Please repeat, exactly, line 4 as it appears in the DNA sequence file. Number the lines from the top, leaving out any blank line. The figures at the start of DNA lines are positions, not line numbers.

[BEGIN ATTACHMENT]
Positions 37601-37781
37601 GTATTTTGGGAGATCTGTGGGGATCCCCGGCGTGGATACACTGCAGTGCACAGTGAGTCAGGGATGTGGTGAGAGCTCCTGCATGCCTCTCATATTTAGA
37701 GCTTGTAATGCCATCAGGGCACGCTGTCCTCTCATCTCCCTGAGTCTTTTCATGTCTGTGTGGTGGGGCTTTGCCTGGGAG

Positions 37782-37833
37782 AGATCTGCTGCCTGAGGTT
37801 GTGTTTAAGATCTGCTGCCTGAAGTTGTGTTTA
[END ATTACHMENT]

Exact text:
Positions 37782-37833